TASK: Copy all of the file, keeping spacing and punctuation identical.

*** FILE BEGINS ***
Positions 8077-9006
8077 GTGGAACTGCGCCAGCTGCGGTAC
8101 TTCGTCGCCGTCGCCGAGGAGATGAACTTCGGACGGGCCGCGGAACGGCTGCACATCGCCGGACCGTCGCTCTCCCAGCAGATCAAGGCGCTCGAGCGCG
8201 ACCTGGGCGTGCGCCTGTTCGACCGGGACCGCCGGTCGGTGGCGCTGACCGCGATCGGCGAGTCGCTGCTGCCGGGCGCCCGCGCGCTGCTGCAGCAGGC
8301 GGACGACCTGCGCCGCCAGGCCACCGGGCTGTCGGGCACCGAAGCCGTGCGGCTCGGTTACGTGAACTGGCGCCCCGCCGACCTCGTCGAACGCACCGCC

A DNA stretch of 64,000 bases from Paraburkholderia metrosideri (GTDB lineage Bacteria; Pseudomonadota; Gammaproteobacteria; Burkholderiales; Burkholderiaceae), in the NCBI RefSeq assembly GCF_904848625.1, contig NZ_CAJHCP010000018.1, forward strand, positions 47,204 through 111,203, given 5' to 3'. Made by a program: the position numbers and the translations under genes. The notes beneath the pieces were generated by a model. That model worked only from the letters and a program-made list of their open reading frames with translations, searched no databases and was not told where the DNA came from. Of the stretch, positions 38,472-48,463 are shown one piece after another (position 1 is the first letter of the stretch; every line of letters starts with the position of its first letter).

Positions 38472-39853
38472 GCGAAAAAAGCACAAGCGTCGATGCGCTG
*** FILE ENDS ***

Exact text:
Positions 8077-9006
8077 GTGGAACTGCGCCAGCTGCGGTAC
8101 TTCGTCGCCGTCGCCGAGGAGATGAACTTCGGACGGGCCGCGGAACGGCTGCACATCGCCGGACCGTCGCTCTCCCAGCAGATCAAGGCGCTCGAGCGCG
8201 ACCTGGGCGTGCGCCTGTTCGACCGGGACCGCCGGTCGGTGGCGCTGACCGCGATCGGCGAGTCGCTGCTGCCGGGCGCCCGCGCGCTGCTGCAGCAGGC
8301 GGACGACCTGCGCCGCCAGGCCACCGGGCTGTCGGGCACCGAAGCCGTGCGGCTCGGTTACGTGAACTGGCGCCCCGCCGACCTCGTCGAACGCACCGCC

A DNA stretch of 64,000 bases from Paraburkholderia metrosideri (GTDB lineage Bacteria; Pseudomonadota; Gammaproteobacteria; Burkholderiales; Burkholderiaceae), in the NCBI RefSeq assembly GCF_904848625.1, contig NZ_CAJHCP010000018.1, forward strand, positions 47,204 through 111,203, given 5' to 3'. Made by a program: the position numbers and the translations under genes. The notes beneath the pieces were generated by a model. That model worked only from the letters and a program-made list of their open reading frames with translations, searched no databases and was not told where the DNA came from. Of the stretch, positions 38,472-48,463 are shown one piece after another (position 1 is the first letter of the stretch; every line of letters starts with the position of its first letter).

Positions 38472-39853
38472 GCGAAAAAAGCACAAGCGTCGATGCGCTG